Mimicking Small Caps in Excel

Written by Allen Wyatt (last updated February 25, 2023)
This tip applies to Excel 2007, 2010, 2013, 2016, 2019, Excel in Microsoft 365, and 2021


Conrad would like to mimic the "small caps" capability of Word within Excel. The only way he can think to do this is to develop a macro that steps through every character in a cell. If the character is lowercase and 11 pt, then the macro should change the character to uppercase 9 pt. If the character is uppercase (or not a letter), then it should not be affected. Problem is, Conrad doesn't know how to affect the formatting of individual characters in the cell in the manner described.

When using a macro to affect only certain characters within the cell, it is good to remember that each cell has its own Characters collection that can be accessed and modified. Each element in the collection represents, as you might expect, a single character in the cell.

This allows us to put together a macro that examines what is currently in the cell, and if the character is currently lowercase, convert just that character to uppercase and reduce that character's font size.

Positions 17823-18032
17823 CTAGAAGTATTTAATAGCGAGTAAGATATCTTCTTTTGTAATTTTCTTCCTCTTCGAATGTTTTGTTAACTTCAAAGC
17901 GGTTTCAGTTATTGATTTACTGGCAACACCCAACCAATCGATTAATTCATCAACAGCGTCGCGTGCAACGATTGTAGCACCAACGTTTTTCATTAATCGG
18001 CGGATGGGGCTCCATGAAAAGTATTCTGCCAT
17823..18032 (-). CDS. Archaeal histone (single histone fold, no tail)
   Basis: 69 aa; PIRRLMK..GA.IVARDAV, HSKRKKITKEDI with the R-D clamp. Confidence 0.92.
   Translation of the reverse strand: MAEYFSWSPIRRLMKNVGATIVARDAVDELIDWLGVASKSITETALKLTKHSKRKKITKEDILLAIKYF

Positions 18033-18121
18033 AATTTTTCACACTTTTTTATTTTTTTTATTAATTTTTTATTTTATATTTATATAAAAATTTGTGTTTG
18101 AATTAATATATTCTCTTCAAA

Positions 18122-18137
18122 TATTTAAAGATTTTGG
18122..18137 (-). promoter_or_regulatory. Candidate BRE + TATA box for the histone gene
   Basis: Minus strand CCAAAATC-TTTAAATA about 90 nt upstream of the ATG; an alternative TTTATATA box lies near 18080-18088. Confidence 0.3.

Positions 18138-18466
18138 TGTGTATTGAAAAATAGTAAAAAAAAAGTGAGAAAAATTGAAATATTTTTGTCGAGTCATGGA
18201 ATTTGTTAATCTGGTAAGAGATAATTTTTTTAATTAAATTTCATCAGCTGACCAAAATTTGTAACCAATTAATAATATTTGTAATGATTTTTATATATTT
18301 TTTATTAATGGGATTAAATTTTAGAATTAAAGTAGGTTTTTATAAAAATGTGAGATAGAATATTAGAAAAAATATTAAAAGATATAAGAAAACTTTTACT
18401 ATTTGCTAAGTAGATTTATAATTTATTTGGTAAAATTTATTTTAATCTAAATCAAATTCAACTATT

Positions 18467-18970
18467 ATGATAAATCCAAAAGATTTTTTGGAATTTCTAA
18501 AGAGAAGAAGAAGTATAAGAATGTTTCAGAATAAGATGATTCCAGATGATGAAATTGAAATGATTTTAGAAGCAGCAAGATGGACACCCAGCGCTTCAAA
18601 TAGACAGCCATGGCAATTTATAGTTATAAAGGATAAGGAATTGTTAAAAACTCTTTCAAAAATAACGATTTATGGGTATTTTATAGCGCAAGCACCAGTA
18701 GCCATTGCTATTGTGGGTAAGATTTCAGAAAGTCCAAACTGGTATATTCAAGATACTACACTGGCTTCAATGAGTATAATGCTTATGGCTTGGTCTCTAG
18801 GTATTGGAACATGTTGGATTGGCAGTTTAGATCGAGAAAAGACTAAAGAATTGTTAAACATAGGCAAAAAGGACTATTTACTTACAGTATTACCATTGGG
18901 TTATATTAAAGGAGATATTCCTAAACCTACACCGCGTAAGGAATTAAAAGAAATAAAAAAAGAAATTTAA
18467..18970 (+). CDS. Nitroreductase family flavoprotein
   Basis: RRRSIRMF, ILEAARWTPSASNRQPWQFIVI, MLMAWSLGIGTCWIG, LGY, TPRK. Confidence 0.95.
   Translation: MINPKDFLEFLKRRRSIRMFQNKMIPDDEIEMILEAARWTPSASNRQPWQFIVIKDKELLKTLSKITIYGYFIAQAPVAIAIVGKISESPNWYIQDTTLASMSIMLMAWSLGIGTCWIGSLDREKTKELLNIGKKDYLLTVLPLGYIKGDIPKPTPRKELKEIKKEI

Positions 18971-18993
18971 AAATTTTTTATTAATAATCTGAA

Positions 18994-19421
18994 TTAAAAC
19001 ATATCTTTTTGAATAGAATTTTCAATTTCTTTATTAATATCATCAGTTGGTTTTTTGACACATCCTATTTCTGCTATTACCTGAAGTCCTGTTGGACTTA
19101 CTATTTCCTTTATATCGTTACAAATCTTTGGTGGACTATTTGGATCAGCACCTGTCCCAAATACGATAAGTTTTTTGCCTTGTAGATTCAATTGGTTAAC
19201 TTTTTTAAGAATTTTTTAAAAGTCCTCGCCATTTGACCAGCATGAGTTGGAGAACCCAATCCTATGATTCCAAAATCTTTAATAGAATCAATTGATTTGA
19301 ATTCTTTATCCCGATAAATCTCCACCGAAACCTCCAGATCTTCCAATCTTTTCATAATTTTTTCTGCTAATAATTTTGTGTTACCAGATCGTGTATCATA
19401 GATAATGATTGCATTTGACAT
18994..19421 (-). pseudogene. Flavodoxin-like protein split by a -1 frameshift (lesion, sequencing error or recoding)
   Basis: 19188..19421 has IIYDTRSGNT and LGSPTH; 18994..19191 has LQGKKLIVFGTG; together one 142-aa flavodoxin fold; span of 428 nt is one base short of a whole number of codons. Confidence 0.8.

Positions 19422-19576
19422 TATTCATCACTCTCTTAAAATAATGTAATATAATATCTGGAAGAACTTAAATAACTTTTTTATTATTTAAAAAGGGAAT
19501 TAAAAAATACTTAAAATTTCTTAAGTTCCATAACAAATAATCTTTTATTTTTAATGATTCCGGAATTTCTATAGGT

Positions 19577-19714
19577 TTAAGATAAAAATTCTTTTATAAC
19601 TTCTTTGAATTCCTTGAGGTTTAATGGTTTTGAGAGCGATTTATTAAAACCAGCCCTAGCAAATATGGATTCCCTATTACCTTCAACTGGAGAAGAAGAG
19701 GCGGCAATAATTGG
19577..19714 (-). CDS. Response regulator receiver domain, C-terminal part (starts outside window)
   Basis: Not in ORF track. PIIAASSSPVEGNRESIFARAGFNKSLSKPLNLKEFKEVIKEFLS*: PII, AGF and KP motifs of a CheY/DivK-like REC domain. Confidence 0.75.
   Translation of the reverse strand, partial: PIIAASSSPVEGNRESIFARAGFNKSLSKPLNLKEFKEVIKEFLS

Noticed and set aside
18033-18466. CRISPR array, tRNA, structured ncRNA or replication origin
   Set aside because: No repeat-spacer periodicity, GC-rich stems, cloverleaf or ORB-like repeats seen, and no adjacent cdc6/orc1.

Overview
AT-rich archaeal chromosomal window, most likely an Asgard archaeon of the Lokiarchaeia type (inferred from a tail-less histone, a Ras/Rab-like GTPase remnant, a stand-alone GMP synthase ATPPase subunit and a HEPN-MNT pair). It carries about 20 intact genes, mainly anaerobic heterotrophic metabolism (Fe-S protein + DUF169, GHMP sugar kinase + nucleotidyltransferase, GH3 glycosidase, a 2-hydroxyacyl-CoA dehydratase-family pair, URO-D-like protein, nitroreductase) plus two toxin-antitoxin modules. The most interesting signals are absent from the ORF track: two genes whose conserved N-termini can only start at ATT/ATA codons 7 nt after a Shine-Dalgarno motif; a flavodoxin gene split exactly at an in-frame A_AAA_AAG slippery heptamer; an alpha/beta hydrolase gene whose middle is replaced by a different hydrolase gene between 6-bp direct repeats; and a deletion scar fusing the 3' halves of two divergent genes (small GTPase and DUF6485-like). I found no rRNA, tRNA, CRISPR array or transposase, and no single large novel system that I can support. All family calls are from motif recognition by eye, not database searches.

Sub SmallCaps()
    Dim rCell As Range
    Dim sWords As String
    Dim sCharacter As String
    Dim x As Long

    'go through each cell in selection
    For Each rCell In Selection
        'Don't want to work on formulas
        If Not rCell.HasFormula Then
            sWords = rCell.Value 'Get the cell contents
            For x = 1 To Len(sWords) 'Act on each letter
                sCharacter = Mid(sWords, x, 1)
                If sCharacter >= "a" And sCharacter <= "z" Then
                    'sCharacter is a lowercase letter
                    With rCell.Characters(Start:=x, Length:=1)
                        'Decrease the font size by 2
                        .Font.Size = .Font.Size - 2
                        'Make character uppercase
                        .Text = UCase(sCharacter)
                    End With
                End If
        End If
End Sub

This macro does its work on whatever cells are selected when it is run. It checks to make sure the cell doesn't contain a formula (formulas are skipped), and then it makes any modification to lowercase characters in the cell.